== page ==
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General Litigation Newsletters

Alternative Dispute Resolution

Alternative dispute resolution (ADR) refers to an informal process for deciding civil disputes outside of the courtroom. The two main forms of ADR are mediation and arbitration. Any type of civil dispute, including product liability actions, contract suits, and probate cases, can be mediated or arbitrated.

Judgments by Confession and Judgments by Warrant of Attorney

A confession of judgment means the entry of a judgment on the confession (admission) of the defendant, usually a debtor. The defendant admits his or her liability for the debt. Judgments by confession are void as against public policy in some states, while other states permit judgments by confession. A warrant of attorney is a written document that gives an attorney the power to confess judgment against the defendant on a debt.

Meaningful Access to the Courts for Self-Represented Litigants

The number of persons who represent themselves in court proceedings has increased significantly in recent years. The increase in self-representation is placing a strain on the court system. Individuals have a constitutional right to represent themselves, and the courts have a duty to make certain that all individuals have meaningful access to the courts. Family law matters, such as uncontested divorces or dissolutions and child support modifications, are common areas where individuals choose to represent themselves.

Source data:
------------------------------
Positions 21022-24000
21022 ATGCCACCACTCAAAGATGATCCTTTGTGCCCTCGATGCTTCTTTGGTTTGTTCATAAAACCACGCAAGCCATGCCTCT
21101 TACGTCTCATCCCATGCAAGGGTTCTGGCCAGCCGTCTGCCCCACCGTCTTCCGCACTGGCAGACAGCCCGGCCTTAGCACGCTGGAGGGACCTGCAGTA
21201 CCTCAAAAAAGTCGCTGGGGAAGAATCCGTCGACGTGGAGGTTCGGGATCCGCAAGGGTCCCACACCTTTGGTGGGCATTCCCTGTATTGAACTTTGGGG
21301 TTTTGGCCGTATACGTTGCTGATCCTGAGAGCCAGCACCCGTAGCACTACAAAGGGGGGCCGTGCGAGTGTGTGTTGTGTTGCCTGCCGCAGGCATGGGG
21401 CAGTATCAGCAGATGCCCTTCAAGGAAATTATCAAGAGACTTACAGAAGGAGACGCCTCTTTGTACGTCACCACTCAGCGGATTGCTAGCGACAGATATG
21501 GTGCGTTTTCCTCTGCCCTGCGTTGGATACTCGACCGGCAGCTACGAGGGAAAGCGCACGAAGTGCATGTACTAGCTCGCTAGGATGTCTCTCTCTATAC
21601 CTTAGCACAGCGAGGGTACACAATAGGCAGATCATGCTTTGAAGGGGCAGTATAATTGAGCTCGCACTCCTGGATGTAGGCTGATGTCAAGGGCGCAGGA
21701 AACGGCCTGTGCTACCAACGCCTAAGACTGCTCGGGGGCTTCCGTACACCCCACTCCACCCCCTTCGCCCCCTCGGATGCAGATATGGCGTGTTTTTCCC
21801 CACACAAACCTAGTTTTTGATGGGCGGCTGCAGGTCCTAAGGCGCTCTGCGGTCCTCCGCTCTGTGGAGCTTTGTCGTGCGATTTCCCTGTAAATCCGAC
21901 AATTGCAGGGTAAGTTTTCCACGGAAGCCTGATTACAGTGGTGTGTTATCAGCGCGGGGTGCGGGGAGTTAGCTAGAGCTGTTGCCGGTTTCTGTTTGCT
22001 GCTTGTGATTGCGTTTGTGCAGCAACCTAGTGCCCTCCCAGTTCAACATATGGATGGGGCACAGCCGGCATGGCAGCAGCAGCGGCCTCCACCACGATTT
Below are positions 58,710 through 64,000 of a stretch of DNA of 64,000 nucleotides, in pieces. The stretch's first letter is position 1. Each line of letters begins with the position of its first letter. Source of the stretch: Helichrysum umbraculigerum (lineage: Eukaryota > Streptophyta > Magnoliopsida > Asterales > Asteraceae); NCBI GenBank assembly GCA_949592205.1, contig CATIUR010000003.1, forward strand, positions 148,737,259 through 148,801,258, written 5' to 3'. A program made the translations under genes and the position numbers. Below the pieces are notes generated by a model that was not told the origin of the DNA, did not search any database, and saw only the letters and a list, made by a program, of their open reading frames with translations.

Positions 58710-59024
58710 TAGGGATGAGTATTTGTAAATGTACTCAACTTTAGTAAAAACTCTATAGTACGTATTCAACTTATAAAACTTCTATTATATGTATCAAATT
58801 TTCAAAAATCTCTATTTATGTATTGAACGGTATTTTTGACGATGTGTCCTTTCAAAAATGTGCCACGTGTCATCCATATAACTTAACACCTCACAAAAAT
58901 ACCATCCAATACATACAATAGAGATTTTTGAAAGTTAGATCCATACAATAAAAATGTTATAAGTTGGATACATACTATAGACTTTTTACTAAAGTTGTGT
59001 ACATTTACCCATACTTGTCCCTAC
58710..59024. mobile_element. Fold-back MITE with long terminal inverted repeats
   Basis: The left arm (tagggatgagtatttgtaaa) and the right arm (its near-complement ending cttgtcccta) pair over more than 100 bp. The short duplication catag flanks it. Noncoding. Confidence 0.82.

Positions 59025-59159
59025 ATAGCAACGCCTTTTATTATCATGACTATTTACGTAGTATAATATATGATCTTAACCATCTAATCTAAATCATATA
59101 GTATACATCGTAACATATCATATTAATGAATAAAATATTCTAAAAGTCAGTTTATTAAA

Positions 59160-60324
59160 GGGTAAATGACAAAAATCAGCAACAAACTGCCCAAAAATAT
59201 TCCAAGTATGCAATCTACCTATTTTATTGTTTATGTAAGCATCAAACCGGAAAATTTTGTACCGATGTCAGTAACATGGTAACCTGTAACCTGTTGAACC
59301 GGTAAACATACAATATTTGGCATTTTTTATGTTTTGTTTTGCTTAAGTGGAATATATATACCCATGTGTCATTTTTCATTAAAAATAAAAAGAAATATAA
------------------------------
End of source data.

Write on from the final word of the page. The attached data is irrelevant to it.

Reviewability of Federal Administrative Agency Decisions

Federal administrative agencies make adjudicatory decisions in regulatory cases. Agency cases include Social Security benefit claims, Federal Communication Commission licensing matters, and Food and Drug Administration proceedings to enforce provisions of the Food, Drug, and Cosmetic Act. If the person or company affected by the decision is dissatisfied with the agency’s ruling, the decision can be appealed to a court. This article discusses the requirements that must be met before an agency’s decision can be appealed to the court.

The Office of the Independent Counsel

Following the Watergate scandal, Congress passed the Ethics in Government Act of 1978 (Ethics Act). The law created a Special Prosecutor (the name was later changed to Independent Counsel) to investigate possible crimes by high government officials. The Independent Counsel provision of the Ethics Act expired, and new Independent Counsel legislation that was passed in 1994 expired in 1999 and was not renewed. The Attorney General of the United States now has sole discretion to appoint an outside prosecutor.